Traditionally, Atthapookalams (pookalam made on the Atham day) included flowers endemic to Kerala and the Dashapushpam (10-flowers), but nowadays all varieties of flowers are used.

Earthen mounds, which look somewhat like square pyramids, representing Mahabali and Vamana are placed in the dung-plastered courtyards in front of the house along with the Pookalam, and beautifully decorated with flowers. In the recent years, the floral designs have evolved from the traditional circular shape to unique designs depicting different cultural and social aspects of Kerala life. All over Kerala, Pookalam competitions are a common sight on Onam day.[10] People start putting atha-pookalams from Atham ( First day of 10-day festival ) till thiruvonam, while only some put Onam Pookalams till the 28th day after thiruvonam.

Onam Sadya

Onam is the harvest festival of Kerala, India. This is a special feast lunch on that day served on banana leaf traditionally. There will be usually rice and more than 10 side dishes and a sweet at the end.

The Onam sadya (feast) is another very indispensable part of Thiruvonam, and almost every Keralite attempts to either make or attend one. The feast is served on plantain leaves and consists of about 26 dishes, including (but not limited to)

Chips (especially Banana chips)

Sharkaraveratti (Fried pieces of banana coated with jaggery)

Pappadam

Various vegetable curries such as

Thoran

Mezhukkupuratti

Kaalan

Olan

Avial

Sambhar

Dal served along with a small quantity of ghee

Erisheri

Rasam

Puliseri

Moru (Curd with water)

Pickles, both sweet and sour

Two different types of buttermilk

A chutney powder prepared from grated coconut

A series of dessert called Payasam (a sweet dish made of milk, sugar, jaggery and other traditional Indian savories) eaten either straight or mixed with a ripe small plantain.

In hotels and temples, the number of curries and dishes may go up to 30. The importance of the feast to the Kerala’s Onam celebration culture is captured in the famous Malayalam proverb “Kaanam Vittum Onam Unnanam” which means “One must have the Onam lunch even selling his property, to have so”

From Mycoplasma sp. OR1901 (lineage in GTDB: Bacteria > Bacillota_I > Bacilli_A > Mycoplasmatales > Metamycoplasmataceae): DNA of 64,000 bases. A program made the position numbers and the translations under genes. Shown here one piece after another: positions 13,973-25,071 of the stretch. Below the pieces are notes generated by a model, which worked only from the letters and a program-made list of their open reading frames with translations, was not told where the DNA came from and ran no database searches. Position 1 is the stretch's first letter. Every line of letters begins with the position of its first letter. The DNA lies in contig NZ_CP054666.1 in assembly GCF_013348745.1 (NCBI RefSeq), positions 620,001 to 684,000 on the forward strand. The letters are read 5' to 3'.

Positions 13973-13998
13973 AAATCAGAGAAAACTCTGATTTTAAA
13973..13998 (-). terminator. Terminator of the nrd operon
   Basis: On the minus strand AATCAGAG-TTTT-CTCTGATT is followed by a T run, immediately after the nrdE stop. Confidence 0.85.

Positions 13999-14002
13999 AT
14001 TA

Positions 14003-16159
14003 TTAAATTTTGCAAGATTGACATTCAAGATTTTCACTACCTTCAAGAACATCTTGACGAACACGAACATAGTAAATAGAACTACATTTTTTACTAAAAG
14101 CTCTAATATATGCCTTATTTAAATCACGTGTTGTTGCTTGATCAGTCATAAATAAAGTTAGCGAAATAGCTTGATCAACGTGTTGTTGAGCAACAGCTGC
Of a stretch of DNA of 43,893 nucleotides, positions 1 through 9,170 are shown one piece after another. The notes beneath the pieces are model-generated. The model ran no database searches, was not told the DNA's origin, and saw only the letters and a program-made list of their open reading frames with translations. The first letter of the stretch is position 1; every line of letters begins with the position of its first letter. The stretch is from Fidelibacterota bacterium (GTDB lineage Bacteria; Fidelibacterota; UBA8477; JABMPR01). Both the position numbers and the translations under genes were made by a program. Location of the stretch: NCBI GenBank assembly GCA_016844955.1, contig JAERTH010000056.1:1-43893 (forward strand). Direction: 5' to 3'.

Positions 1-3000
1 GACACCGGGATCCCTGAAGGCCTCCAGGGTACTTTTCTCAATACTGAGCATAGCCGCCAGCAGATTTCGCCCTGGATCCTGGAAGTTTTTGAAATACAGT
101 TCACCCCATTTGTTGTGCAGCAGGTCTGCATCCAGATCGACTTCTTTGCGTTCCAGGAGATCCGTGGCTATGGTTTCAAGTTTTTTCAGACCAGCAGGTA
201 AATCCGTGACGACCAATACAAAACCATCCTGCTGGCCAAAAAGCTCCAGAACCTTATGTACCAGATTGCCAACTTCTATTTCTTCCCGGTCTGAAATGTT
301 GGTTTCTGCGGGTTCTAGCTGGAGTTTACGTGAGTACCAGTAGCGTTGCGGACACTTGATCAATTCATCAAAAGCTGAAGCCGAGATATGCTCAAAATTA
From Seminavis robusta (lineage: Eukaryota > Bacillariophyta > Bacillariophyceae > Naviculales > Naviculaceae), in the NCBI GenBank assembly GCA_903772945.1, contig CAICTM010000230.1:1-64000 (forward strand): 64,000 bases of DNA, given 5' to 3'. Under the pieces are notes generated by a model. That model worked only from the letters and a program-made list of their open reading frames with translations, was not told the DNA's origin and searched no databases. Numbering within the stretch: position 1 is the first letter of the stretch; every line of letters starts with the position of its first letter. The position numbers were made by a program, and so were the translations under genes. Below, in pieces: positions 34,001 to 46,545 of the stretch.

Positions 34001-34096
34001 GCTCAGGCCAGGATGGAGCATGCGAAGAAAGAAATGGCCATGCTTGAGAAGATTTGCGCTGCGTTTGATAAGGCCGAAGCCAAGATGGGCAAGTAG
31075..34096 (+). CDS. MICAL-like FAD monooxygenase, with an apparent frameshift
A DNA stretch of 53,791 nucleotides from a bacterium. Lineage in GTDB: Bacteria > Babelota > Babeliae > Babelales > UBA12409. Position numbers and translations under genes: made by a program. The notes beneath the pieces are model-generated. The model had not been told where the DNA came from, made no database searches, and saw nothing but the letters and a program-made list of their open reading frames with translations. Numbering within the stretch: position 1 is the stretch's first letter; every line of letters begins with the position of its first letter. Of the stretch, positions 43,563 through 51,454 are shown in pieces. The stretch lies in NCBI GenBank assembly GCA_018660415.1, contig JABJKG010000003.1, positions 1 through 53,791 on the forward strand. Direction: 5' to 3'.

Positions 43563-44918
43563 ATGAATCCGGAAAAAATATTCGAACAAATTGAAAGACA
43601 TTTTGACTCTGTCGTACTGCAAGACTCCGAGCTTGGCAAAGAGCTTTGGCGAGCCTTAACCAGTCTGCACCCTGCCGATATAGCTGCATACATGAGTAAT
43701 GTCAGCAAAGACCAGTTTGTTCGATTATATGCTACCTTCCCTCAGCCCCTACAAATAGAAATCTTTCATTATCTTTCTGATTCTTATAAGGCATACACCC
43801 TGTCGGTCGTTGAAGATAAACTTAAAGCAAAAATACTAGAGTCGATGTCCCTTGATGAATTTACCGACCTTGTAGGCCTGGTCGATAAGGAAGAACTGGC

Happy Onam to All ….

*Love Your ‘Own Beautiful Wife”*

*Love Your ‘Own Beautiful Wife”*

*●Don’t shout* at your wife when you are talking. It really hurts her.

*●Do not share* her love or affection with another woman. It is called Adultery.

*●Never compare* your wife to another woman. If the other woman was good for you, God would have given her to you.

*●Be gentle* and accommodating. She has sacrificed so much to be with you. It hurts her deeply when you are hash and irritating. Be tender.

*●Hide nothing* from her. You are now one and she’s your soulmate. Let there be no secret you are keeping from her.

*●Do not make* negative comment about her body. She risked her life and beauty to carry your babies. She is a living soul not just flesh and blood.

*●Do not let* her body determine her worth. Cherish and appreciate her even till old age.

*●Never shout* at her in the public and in private. If you have an issue to sort with her, do it in the privacy of your room.

*●Thank and appreciate* her for taking good care of you, the kids and the house. It is a great sacrifice she is making.

*●All women* cannot cook the same way; appreciate your wife’s food. It is not easy to cook three meals a day, 365 days a year for several years.

*●Never place* your siblings before her. She is your wife. She is one with you. She must come before your family.

*●Make time* to play with her and enjoy her company. Remember when you are dead, she’s gonna be by your grave but your friends may be too busy to attend your funeral.

*●Never use* money to manipulate or control her. All your money belongs to her. She is a joint heir with you of the grace of God.

*●Do not* expose her weakness. You will be exposing yourself too. Be a shield around her.

*●Honour* her parents and be kind to her siblings.

*●Never cease* to tell her how much you love her all the days of her life. Women are never tired of hearing that.

*_SAVE A HOME TODAY, PASS IT ON_*